November 22, 2008 in Voices

Rustler’s finds new roost

Restaurant kept its home-cooking and décor rich in local history
Jacob Livingston Correspondent
 
Kathy Plonka photo

Fred Erickson, of Pinehurst, is a regular customer at Rustler’s Roost in Hayden. The restaurant recently opened in a new building at Hayden Avenue at Highway 95.
(Full-size photo)(All photos)

Fast facts

Rustler’s Roost is at 9627 N. Highway 95 in Hayden, on the northwest corner of the Hayden Avenue and Highway 95 intersection. Hours are 6 a.m. to 2 p.m. seven days a week. For more information, call 772-6613.

Through more than a quarter-century of providing comfort food to a faithful crowd, Rustler’s Roost is a restaurant as rich in stories as it is in customers.

The Roost, famed for its home-cooking style breakfast and lunch plates that are sure to stretch the pants, has been a staple for many North Idaho families since its inception in a tiny, now-defunct place in the 600 block of Sherman Avenue. Now, after its third move, Rustler’s Roost recently opened in a new home on the northwest corner of Hayden Avenue at Highway 95, just north of the old red building.

“It was time, the old place was just falling apart,” said Woody McEvers, the Coeur d’Alene city councilman who owns the business with his brother, Daren. With the new 3,900-square-foot leased space just yards from the old, Woody added, “We decided we wanted to stay where we were because people know where we are. If you look at the building, it looks like us.”

The long business strip, which Rustler’s Roost shares with an unoccupied space on the northern end that’s available for an occupant, resembles a rustic lodge, with a patio on the south end that will be open during warmer weather. The wood-paneled interior features seating for more than 100, a counter that faces the façade of an old Western town and a kitchen modeled after the last building. While this is the first time the McEvers brothers have moved the business into a newly constructed space, the Roost retains much of the décor that it’s known for.

“We recycled everything,” Woody said, pointing to the Western items lining the walls, such as a saddle and old pictures. Beyond the old ornaments, the owners saved money by refurbishing most of their equipment, everything from tables and chairs, to ovens and a refrigerator, and they still offer full-service catering in addition to the restaurant. After all, preserving the business’s history is an important part of the restaurant, Woody said.

“Your history is your history, and it’s important to hold onto that. The history side for me is – our customers are our history, their families and kids. … We’re in our second-, third-generation kids now. That’s our future,” he explained, adding that the more than a dozen employees made the move as well. “You can’t be everything to everybody, but luckily there’s enough people to support us and our staff and keep us going. We’re pretty blessed.”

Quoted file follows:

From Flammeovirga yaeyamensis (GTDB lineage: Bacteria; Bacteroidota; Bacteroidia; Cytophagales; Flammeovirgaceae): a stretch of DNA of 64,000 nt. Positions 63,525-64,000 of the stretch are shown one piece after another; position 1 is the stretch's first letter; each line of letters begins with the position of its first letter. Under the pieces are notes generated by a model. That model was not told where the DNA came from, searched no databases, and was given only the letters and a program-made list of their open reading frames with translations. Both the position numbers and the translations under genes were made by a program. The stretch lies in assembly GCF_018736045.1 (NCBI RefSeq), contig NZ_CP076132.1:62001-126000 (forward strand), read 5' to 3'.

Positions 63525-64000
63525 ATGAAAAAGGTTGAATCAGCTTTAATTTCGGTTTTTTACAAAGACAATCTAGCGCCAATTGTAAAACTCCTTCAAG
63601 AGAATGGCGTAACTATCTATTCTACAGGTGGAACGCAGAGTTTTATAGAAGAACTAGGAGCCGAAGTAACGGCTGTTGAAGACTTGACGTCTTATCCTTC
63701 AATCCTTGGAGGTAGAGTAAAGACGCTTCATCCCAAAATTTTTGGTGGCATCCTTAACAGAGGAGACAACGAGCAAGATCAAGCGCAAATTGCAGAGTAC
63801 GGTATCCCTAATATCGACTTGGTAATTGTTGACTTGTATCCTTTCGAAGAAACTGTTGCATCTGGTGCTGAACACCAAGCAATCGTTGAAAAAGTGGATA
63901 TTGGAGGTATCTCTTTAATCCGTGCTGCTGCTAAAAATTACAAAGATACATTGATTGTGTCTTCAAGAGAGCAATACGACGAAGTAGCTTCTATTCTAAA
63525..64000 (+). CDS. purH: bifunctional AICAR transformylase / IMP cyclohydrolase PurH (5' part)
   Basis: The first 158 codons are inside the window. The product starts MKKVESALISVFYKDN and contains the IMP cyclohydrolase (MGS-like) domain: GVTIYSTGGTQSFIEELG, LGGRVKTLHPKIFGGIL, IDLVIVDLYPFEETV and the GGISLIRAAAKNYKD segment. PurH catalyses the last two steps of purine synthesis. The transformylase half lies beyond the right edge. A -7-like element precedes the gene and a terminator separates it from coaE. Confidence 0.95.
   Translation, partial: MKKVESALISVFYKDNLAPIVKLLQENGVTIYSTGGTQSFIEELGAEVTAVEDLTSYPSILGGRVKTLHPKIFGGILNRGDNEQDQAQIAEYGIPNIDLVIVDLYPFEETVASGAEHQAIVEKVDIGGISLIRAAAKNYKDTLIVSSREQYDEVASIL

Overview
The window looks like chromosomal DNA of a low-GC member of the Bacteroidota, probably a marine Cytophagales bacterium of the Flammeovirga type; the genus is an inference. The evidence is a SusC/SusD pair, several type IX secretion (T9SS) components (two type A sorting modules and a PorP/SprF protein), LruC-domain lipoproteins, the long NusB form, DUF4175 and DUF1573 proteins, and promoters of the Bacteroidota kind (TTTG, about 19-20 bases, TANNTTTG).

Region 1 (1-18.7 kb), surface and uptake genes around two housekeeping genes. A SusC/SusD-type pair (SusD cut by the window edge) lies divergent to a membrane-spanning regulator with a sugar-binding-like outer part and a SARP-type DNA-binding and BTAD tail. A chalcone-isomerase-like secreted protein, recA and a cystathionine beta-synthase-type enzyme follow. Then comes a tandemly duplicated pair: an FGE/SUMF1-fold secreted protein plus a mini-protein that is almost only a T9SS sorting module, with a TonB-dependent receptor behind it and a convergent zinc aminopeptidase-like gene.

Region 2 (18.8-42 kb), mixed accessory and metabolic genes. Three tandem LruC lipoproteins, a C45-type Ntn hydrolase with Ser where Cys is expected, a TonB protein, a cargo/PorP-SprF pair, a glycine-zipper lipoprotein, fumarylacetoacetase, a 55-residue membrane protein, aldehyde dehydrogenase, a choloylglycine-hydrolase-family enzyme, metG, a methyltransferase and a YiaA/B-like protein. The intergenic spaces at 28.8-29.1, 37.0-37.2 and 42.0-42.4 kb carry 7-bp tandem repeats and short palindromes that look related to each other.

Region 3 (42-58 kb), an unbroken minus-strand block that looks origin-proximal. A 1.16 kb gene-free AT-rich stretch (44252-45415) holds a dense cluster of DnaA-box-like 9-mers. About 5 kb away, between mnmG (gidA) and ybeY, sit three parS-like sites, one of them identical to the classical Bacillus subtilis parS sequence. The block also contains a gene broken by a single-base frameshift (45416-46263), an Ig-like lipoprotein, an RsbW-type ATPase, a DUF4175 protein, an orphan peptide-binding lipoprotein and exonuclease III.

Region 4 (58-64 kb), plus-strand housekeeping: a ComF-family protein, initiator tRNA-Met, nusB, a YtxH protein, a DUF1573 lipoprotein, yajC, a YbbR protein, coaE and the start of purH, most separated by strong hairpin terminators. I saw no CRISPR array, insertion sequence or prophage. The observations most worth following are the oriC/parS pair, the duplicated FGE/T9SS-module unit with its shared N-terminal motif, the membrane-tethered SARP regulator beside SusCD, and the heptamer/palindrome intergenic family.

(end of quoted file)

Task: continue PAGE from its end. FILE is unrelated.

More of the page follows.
The McEvers brothers moved to North Idaho in 1977 from California. After a few years working at different jobs around town, they decided to buy the recently opened Rustler’s Roost in the early ’80s. After earning a reputation for well-proportioned plates (such as giant biscuits and generous gravy bowl), friendly staff and a welcoming atmosphere, the brothers moved the business to the former home of Sambo’s on Sherman, and then again to its Hayden location in the early 1990s. After closing for about 20 days to move in, the Roost opened in its new location on Oct. 31.

A few things that haven’t changed through the years, though, are the menu items and many of the familiar faces.

About the classic breakfast plates that include the Maverick, the Wrangler and the Lightweight, Woody said, “We haven’t changed much through the years. We’ve added a lot of items, but kept the core stuff the same.”

And no matter the change of location, the customers have followed. Woody said the place has been slammed with both new and old customers since opening weekend.

Regulars Bobby Welch and wife Nancy Spence-Welch were eating breakfast on a recent rainy and busy morning, seated in a booth over coffee and tea, an empty plate and another with some leftover waffles. Nancy has been a customer of the Roost since it first opened in the early ’80s, while Bobby has been for the past several years.

“There are wonderful people here,” Nancy said, while holding a cup of her favorite tea. About the many regulars who fill the booths and tables every morning, she said, “We’ve all been here over 20 years. That’s what I love about Coeur d’Alene, everybody is just friends.”

With each plate piled high with helpings, Nancy warned that you better come prepared: “You better have a good appetite when you come here.”

As for the new building, she said it perfectly embodies the Roost’s signature style. And, Bobby added, “I enjoy the old stuff, I think everyone does. A lot of people come out here for that reason, it’s just a good atmosphere.”

Perhaps the booth where Dick Goode and two friends were seated best portrayed an experience at the Rustler’s Roost: steaming cups of coffee, plates wiped clean and friendly banter with the staff. The three retirees met over meals at the Roost years ago and have been coming back almost every morning since then. “It’s the help and the quality of food is excellent,” Goode said. “It’s got the friendliest waitresses in town, and we’re very protective of them.”

Reach correspondent Jacob Livingston by e-mail at jackliverpoole@yahoo.com.


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